The Yark: a child-chomping beast stalks through suburban bedrooms across the globe looking for a decent meal. An edge-of-your-seat story for readers with a hardy constitution Little ones who are afraid of the dark might do well to steer clear of The Yark (Gecko Press, £6.99, 6+), a sinister tale by Bertrand Santini, in which a child-chomping beast stalks through suburban bedrooms across the globe looking for a decent meal. ‘Boys in bacon, orphan gratin, chicken-fried children, breaded babies, leg of twins, brats in a bun’: he isn’t fussy. The problem, however, is that naughty children give him indigestion, and good children are hard to come by. ‘Ah, how monsters yearn for the good old days!’ he laments. ‘Once upon a time, children were tender and innocent [but] modern times produces almost no edible children.’ However, the Yark is clever as well as fierce and he has an ingenious idea: to steal Santa’s list of saints and sinners and track some well-behaved children down. What he hasn’t anticipated is the good children’s ultimate defence – misbehaviour – and when the Yark comes to call, they relish the opportunity to be naughty, leaving him with a very tender tummy.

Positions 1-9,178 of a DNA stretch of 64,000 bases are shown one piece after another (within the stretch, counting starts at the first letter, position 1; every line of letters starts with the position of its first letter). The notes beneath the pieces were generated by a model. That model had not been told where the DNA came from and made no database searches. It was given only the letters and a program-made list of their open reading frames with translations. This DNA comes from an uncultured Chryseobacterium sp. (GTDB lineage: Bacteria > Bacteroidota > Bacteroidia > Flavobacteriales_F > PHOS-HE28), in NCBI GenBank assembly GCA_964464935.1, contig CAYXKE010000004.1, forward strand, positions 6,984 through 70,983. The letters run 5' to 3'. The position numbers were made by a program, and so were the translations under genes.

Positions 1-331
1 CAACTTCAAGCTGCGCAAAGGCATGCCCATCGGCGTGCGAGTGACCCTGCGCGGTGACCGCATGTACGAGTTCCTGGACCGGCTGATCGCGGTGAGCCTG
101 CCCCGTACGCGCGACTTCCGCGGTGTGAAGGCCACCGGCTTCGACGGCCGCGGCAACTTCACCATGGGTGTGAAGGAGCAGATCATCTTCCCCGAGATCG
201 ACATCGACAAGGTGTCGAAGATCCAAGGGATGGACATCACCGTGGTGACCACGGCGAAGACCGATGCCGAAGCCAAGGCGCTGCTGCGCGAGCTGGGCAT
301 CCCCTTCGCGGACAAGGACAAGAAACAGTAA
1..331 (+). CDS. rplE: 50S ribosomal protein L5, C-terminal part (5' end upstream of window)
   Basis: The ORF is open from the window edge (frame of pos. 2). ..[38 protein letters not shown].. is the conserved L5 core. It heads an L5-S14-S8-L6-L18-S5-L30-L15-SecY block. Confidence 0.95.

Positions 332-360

Translated from Italian by Anthony Shugaar, there is a distinctly European flavour to this scary fairytale, which does not compromise on style or sensibility. It does, however, offer a happy ending, which is also a lesson in friendship and compromise. Laurent Gapaillard’s black and white pencil sketches have a Sendakian quality and add an extra level of appeal, creating a look for the beast that is both fierce and friendly. The Yark is an edge-of-your-seat story for newly independent readers with a hardy constitution.
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